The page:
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Water Wisdom from the Ground Up

Mitigating pressures on water supplies

If you happen to live in Duxbury, you might want to think twice about watering your lawn tonight. There are, after all, voluntary restrictions on unnecessary water use. Then again, you could be up in Chelmsford or out in Shrewsbury. There the restrictions are mandatory.

In fact, in spite of slightly above average rain fall in June, more than 60 Massachusetts communities had water use restrictions in place as of July 1, 2008.

Local water supply uncertainties and rapidly increasing demand, along with the prospect of climate change, have reminded us all that the availability of safe and sufficient water has as much to do with the way we use and protect it as it does with shifting weather patterns and whims of Mother Nature.

When it comes to water usage, agriculture is an area of the economy that has a real impact. All agricultural activity – including growing traditional food crops – puts demands on water supplies. However, part of the impact results from sectors like turf, landscaping, and recreational livestock in a state like Massachusetts where there are an estimated 350 golf courses, and horses outnumber cows.

Extension's Mary Owen and Jason Lanier (center and right) review some of the latest research being conducted at the Joseph Troll Turf Research Center in South Deerfield with Jeffrey Doherty of the Department of Veterinary and Animal Sciences All of Extension’s agricultural teams deal with mitigating pressures on water supplies. However, Mary Owen, who leads the Extension Turf Team, and Masoud Hashemi of the Crop, Dairy and Livestock Team are, in their very different ways, at the forefront of UMass Amherst research and outreach aimed at making sure that the quality and abundance of the state’s groundwater supplies are not jeopardized by its long tradition of beautiful turf and abundant livestock.

“Water conservation is the basis of everything we teach,” noted Owen recently, shortly after sharing water conservation strategies with viewers of the PBS series This Old House.

In a segment filmed in January and aired nationally in March, Owen talked about how to select the right kind of grass for a residential lawn. Illustrating her points with a variety of grasses grown in the French Hall greenhouse at UMass Amherst, Owen explained that every variety of grass has a personality, and each requires a different setting and care.

“There are hundreds of kinds of grasses,” Owen said, adding that six or seven are used here in New England. “There is a big need at the level of the home-owner for basic information.”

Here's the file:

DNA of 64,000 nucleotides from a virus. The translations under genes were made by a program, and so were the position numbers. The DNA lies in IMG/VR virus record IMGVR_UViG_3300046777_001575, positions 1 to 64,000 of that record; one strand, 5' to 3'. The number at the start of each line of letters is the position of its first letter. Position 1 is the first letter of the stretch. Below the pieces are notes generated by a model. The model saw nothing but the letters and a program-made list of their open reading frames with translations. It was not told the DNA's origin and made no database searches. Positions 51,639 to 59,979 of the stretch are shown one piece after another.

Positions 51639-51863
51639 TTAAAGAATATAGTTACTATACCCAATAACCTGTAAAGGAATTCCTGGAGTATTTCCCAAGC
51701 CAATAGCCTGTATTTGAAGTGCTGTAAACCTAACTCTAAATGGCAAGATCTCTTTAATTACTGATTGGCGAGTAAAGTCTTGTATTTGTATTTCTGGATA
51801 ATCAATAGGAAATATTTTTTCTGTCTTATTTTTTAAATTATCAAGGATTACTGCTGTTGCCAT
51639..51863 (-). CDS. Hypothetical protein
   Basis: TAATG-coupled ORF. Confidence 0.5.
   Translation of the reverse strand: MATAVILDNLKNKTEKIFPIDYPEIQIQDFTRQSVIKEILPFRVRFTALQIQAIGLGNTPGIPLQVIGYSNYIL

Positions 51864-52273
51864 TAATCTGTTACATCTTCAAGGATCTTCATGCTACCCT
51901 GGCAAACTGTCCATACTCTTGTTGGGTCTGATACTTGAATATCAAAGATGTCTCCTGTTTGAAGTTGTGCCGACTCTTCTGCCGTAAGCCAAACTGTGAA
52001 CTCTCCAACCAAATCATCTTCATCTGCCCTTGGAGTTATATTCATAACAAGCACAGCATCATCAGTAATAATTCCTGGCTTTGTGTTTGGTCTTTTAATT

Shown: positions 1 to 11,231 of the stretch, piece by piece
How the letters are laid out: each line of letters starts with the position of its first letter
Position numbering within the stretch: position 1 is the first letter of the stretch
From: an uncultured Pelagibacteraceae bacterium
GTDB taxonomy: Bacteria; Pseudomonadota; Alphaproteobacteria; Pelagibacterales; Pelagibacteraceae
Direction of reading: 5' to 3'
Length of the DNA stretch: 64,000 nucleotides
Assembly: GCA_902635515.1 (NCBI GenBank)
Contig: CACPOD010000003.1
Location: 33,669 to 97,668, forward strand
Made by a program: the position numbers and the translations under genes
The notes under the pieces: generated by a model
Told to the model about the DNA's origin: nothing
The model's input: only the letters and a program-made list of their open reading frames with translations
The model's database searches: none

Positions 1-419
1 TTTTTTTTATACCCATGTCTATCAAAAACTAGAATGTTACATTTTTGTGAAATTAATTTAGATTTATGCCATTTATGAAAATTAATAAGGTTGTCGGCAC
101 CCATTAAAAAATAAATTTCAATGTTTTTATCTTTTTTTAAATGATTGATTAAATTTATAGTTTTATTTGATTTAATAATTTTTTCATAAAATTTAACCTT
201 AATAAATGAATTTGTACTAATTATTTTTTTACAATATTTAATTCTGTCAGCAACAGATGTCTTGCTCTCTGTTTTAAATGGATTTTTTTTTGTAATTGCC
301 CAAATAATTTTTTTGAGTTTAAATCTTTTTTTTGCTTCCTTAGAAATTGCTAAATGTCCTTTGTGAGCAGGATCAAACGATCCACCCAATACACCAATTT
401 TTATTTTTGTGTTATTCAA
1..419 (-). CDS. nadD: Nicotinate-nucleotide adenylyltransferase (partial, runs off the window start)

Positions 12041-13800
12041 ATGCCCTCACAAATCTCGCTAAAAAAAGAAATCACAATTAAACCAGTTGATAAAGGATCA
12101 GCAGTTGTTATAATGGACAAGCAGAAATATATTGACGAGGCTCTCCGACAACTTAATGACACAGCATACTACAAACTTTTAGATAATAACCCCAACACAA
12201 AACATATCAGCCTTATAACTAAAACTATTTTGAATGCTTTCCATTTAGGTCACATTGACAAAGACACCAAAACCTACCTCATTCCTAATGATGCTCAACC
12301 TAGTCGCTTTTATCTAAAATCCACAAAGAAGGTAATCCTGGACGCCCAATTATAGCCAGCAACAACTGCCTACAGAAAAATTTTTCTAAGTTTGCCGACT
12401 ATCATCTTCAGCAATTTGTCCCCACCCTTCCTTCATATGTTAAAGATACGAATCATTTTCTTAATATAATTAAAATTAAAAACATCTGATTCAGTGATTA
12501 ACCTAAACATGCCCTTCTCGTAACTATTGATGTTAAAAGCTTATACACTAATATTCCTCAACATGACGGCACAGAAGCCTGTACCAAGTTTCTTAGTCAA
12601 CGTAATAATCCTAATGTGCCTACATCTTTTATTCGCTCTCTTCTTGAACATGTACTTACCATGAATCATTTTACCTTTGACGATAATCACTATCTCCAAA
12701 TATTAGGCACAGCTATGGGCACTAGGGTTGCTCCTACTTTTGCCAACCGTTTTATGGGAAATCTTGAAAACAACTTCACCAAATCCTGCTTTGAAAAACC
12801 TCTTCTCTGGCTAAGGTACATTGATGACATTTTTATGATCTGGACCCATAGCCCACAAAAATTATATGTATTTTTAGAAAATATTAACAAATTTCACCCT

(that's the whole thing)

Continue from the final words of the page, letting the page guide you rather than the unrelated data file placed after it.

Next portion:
In addition, the Extension turf program targets golf course and sports turf professionals, as well as turf managers for campuses, municipalities and commercial sites.

Owen works with UMass Amherst colleagues from the university’s Department of Plant, Soil and Insect Sciences at the Joseph Troll Turf Research Center in South Deerfield disseminating information on new methods to mitigate water use. Some of those efforts were presented at the annual Turf Research Field Day in mid June.

Professor Michelle DaCosta displayed a “rain-out shelter” that resembles a moving greenhouse to study ways to increase water efficiency by turf. By moving the shelter across a field, she can keep certain swaths of turf out of the rain for measureable periods of time.

“I’m interested in testing irrigation strategies to minimize water consumption,” DaCosta said.

Extension’s Masoud Hashemi approaches water conservation from another angle: below ground. That’s where nitrates from livestock manure end up when farms are not properly managed, he notes. At “twilight meetings” held around the state, Hashemi shows how to appropriately manage manure and fertilizer while protecting water at the same time.

He says there are about ten pounds of nitrogen in every ton of cow manure. While nitrate is a key element in fertilizer, it becomes a contaminant when it gets into the water table in high concentrations. Run-off from manure also contains phosphorus, which can contaminate surface water, turning nearby ponds green and killing wildlife.

The state’s boom in horse ownership has aggravated the problem, according to Hashemi, and it doesn’t take a lot of horses to create a lot of manure, a lot of contamination potential, and a lot of problems for horse owners.

“Sometimes, they don’t know how to manage the manure,” Hashemi said. “After a couple of years horse owners have a big pile of manure in the back yard and they don’t know what to do with it.”

At the same time, however, many farmers buy nitrogen fertilizer, which currently costs about 75 cents a pound and has doubled in price over the last three years. If a farmer spreads 180 pounds of nitrogen per acre the money all comes out of pocket. In many cases, however, the alternative is in the farmer’s own back yard.

Hashemi instructs farmers and horse owners to pasture their animals to increase their sustainability by lowering costs of production including fossil fuels and purchased fertilizer.

“As fertilizer, it won’t contaminate. It’s a win-win,” he said.

This story originally appeared in the Fall 2008 issue of In Common.